_background-image: none;
}

.body-fauxcolumn-outer .cap-top {
  position: absolute;
  z-index: 1;
  height: 400px;
  width: 100%;
}

.body-fauxcolumn-outer .cap-top .cap-left {
  width: 100%;
  background: transparent $(body.background.gradient.cap) repeat-x scroll top left;
  _background-image: none;
}

.content-outer {
  -moz-box-shadow: 0 0 $(content.shadow.spread) rgba(0, 0, 0, .15);
  -webkit-box-shadow: 0 0 $(content.shadow.spread.webkit) rgba(0, 0, 0, .15);
  -goog-ms-box-shadow: 0 0 $(content.shadow.spread.ie) #333333;
  box-shadow: 0 0 $(content.shadow.spread) rgba(0, 0, 0, .15);

  margin-bottom: 1px;
}

.content-inner {
  padding: $(content.padding) $(content.padding.horizontal);
}

/* BODY
=============================================================================*/

.content-inner body>*:first-child {
  margin-top: 0 !important;
}

.content-inner body>*:last-child {
  margin-bottom: 0 !important;
}

/* BLOCKS
=============================================================================*/

.content-inner p, .content-inner blockquote, .content-inner ul, .content-inner ol, .content-inner dl, .content-inner table, .content-inner pre {
    margin: 15px 0;
}

/* HEADERS
=============================================================================*/

.content-inner h1, .content-inner h2, .content-inner h3, .content-inner h4, .content-inner h5, .content-inner h6 {
    margin: 20px 0 10px;
    padding: 0;
    font-weight: bold;
    -webkit-font-smoothing: antialiased;
}

.content-inner h1 tt, .content-inner h1 code, .content-inner h2 tt, .content-inner h2 code, .content-inner h3 tt, .content-inner h3 code, .content-inner h4 tt, .content-inner h4 code, .content-inner h5 tt, .content-inner h5 code, .content-inner h6 tt, .content-inner h6 code {
  font-size: inherit;
}

.content-inner h1 {
  font-size: 28px;
  color: #000;
}

.content-inner h2 {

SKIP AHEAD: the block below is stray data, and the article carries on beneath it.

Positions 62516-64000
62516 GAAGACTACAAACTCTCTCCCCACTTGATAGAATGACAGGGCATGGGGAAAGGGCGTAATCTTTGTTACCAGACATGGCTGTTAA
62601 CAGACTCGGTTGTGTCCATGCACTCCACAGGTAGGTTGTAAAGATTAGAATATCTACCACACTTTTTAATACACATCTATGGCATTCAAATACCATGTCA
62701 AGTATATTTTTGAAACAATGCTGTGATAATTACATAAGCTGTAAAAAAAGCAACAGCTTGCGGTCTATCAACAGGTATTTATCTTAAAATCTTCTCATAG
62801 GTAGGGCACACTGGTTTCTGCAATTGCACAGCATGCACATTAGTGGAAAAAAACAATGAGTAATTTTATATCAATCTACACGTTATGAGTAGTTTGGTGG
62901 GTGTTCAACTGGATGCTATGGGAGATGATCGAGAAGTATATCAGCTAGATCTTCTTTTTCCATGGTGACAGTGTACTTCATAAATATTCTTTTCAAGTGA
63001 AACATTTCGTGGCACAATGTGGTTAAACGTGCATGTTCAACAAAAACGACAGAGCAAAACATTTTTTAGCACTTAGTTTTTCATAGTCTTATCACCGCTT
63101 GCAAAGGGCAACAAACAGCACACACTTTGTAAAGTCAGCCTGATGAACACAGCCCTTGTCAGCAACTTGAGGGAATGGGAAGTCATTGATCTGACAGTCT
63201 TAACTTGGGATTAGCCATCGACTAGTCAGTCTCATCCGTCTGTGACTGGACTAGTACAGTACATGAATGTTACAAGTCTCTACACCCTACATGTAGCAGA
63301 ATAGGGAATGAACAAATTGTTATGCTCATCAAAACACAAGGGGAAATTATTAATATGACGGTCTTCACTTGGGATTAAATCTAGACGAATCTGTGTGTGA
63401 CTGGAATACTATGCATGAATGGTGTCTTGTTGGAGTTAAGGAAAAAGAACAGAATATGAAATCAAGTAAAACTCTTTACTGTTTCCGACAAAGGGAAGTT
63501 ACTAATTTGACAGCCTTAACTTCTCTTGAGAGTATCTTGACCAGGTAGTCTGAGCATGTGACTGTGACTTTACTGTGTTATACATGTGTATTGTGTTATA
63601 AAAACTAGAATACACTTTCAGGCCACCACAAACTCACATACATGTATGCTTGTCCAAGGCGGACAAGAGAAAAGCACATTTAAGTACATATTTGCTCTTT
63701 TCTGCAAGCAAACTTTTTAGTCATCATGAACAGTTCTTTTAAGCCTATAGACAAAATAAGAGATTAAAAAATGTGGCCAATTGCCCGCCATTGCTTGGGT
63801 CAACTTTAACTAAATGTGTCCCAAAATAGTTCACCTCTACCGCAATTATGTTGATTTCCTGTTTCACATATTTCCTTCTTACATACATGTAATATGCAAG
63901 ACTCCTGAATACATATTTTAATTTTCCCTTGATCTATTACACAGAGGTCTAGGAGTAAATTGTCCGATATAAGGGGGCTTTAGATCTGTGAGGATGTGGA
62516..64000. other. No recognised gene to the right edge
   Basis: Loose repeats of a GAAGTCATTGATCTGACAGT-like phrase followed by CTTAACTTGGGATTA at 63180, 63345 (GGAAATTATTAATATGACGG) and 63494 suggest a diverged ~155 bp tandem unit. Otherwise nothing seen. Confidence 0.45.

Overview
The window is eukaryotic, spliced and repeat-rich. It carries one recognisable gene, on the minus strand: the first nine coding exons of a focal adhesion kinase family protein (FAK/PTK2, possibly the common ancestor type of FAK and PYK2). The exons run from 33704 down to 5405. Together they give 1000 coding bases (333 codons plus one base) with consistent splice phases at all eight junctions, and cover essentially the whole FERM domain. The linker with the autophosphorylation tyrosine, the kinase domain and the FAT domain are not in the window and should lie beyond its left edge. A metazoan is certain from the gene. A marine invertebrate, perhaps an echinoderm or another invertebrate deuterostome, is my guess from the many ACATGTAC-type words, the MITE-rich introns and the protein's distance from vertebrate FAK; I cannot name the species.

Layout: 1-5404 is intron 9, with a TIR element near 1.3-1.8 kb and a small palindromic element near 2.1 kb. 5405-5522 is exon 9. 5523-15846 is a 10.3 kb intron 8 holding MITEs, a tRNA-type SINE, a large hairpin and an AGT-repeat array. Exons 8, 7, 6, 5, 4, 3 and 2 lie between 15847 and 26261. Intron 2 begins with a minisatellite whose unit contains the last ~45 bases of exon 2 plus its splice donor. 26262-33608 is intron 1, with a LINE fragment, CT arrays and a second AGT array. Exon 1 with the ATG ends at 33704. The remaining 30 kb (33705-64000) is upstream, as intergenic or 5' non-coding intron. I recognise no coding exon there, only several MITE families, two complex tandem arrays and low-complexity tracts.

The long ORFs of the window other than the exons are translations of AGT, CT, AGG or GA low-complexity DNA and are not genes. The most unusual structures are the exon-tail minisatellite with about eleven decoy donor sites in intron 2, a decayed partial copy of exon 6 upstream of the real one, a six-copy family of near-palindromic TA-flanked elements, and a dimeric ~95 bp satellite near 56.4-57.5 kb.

font-size: 24px;
  border-bottom: 1px solid #ccc;
  color: #000;
}

.content-inner h3 {
  font-size: 18px;
}

.content-inner h4 {
  font-size: 16px;
}

.content-inner h5 {
  font-size: 14px;
}

.content-inner h6 {
  color: #777;
  font-size: 14px;
}

body>.content-inner h2:first-child, body>.content-inner h1:first-child, body>.content-inner h1:first-child+h2, body>.content-inner h3:first-child, body>.content-inner h4:first-child, body>.content-inner h5:first-child, body>.content-inner h6:first-child {
  margin-top: 0;
  padding-top: 0;
}

.content-inner a:first-child h1, .content-inner a:first-child h2, .content-inner a:first-child h3, .content-inner a:first-child h4, .content-inner a:first-child h5, .content-inner a:first-child h6 {
  margin-top: 0;
  padding-top: 0;
}

.content-inner h1+p, .content-inner h2+p, .content-inner h3+p, .content-inner h4+p, .content-inner h5+p, .content-inner h6+p {
  margin-top: 10px;
}

/* LINKS
=============================================================================*/

When you have finished making your changes be sure to click the Save icon at the top right of the screen. You may then view the results of your changes by using the Blogger Preview function. However, be aware that once you save the template, the changes will affect every blog post that uses it. After viewing your changes, you can quickly make any modifications or corrections you might discover.